Department of Earth and Planetary Sciences
327 Olin Hall
Johns Hopkins University
3400 N. Charles Street
Baltimore, MD 21218
gnanades at jhu.edu
About me Teaching Research Publications Science Olympiad
Our planet is shaped by the interaction of living things with their physical environment. My interests center on understanding these interactions. Since I trained as an oceanographer, my primary expertise is in how the ocean circulates and influences marine life, climate, and atmospheric chemistry. I got my Ph.D. from the MIT/Woods Hole Joint Program in Physical Oceanography and spent over fifteen years in Princeton at Princeton University and NOAA’s Geophysical Fluid Dynamics Laboratory working to develop computer models of how the planet works. In January 2011 I joined the Department of Earth and Planetary Sciences at Johns Hopkins University.
Introduction to Global Environmental Change and Sustainability: 270.103
Oceans and Atmospheres: 270.108 (changing to 200 level, Spring 2014)
Introduction to Oceanography: 270.325
Ocean biogeochemical cycles: 270.323
Climate variability: Physics and proxies
Advanced Atmospheric Dynamics
How does ocean circulation affect climate, ecosystems and atmospheric composition?
I’ve worked on how the large scale overturning of the ocean is driven by winds and mixing, and how changes in this overturning affect how much carbon dioxide is held in the ocean versus the atmosphere. While at GFDL, I helped lead the development of the ocean component of the global climate model. I’m currently interested in the role of deep mixing in setting the overturning. With Chris Little and Dan Goldberg at GFDL I helped develop the first fully coupled ocean-ice shelf-ice stream models. Key problems I'm currently interested in are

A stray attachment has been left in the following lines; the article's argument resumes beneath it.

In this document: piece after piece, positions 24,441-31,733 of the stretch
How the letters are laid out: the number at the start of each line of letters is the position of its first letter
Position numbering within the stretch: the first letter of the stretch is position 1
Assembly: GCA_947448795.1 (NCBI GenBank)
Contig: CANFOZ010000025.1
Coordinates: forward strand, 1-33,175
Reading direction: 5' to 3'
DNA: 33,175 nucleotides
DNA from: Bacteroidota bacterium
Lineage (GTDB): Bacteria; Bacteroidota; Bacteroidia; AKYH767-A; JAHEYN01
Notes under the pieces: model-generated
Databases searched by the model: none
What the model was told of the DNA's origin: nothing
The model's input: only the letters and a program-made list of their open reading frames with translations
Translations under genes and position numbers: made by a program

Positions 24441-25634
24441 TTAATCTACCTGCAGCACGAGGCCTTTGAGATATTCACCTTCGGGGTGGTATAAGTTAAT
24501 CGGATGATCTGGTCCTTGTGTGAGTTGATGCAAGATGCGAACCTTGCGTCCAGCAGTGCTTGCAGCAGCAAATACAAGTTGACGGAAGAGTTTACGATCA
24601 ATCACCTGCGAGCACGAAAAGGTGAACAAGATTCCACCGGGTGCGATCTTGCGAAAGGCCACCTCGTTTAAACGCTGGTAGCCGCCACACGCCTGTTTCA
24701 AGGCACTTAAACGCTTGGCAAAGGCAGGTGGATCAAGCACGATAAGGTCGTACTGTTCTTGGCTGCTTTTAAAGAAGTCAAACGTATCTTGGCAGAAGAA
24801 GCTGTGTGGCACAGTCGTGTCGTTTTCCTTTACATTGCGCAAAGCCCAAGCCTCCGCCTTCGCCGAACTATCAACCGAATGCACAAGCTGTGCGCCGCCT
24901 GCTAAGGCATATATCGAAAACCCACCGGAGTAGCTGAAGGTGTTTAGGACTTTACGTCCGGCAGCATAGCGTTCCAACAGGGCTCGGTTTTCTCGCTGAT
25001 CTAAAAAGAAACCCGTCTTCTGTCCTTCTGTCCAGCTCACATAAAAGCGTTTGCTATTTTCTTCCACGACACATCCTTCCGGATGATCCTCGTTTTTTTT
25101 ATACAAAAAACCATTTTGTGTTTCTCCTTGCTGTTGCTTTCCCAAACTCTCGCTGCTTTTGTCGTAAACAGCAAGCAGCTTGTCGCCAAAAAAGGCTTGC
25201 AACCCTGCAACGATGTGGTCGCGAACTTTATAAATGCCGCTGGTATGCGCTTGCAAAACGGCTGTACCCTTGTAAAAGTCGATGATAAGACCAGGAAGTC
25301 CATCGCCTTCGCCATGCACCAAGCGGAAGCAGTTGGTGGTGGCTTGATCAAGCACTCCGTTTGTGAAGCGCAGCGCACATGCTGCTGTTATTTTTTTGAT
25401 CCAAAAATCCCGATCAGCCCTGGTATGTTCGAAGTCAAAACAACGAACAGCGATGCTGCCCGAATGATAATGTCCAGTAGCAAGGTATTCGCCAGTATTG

What sets the intensity of hypoxia in the ocean? Almost 10% of the ocean is hypoxic (with concentrations of oxygen less than 2 ml/l) but only 1% progresses all the way to suboxia (0.2 ml/l). Models have trouble representing this. Why?
How do we expect Southern Ocean circulation and ecosystems to respond to climate change? In particular, how will changes in stratification differ from changes in winds?
How do ocean ecosystems affect ocean circulation and climate?
The presence of living organisms in the ocean allows it to hold more carbon than it otherwise would, drawing carbon out of the atmosphere and cooling the planet. But not all biology is equal in this respect. With Irina Marinov, I’ve worked to understand the differing role of biology in the Southern Ocean vs. the low latitudes. With John Dunne and Eric Galbraith, I’ve worked to look at how different size classes of plankton behave differently. With Jorge Sarmiento and Irina Marinov, I’ve looked at the impacts of iron fertilization as a means of offsetting human emissions. Recently, in collaboration with Whit Anderson, Colm Sweeney, Kerry Emanuel and Gabe Vecchi, I’ve also looked at how changes in ocean color can affect the circulation of the ocean, the strength of El Nino, and even the distribution of hurricanes.
Click here for a list of publications with links.
Click at right for my profile at Researcher ID with citations.
I’ve been very involved in Science Olympiad, the nation’s largest team science competition. Click here for more information.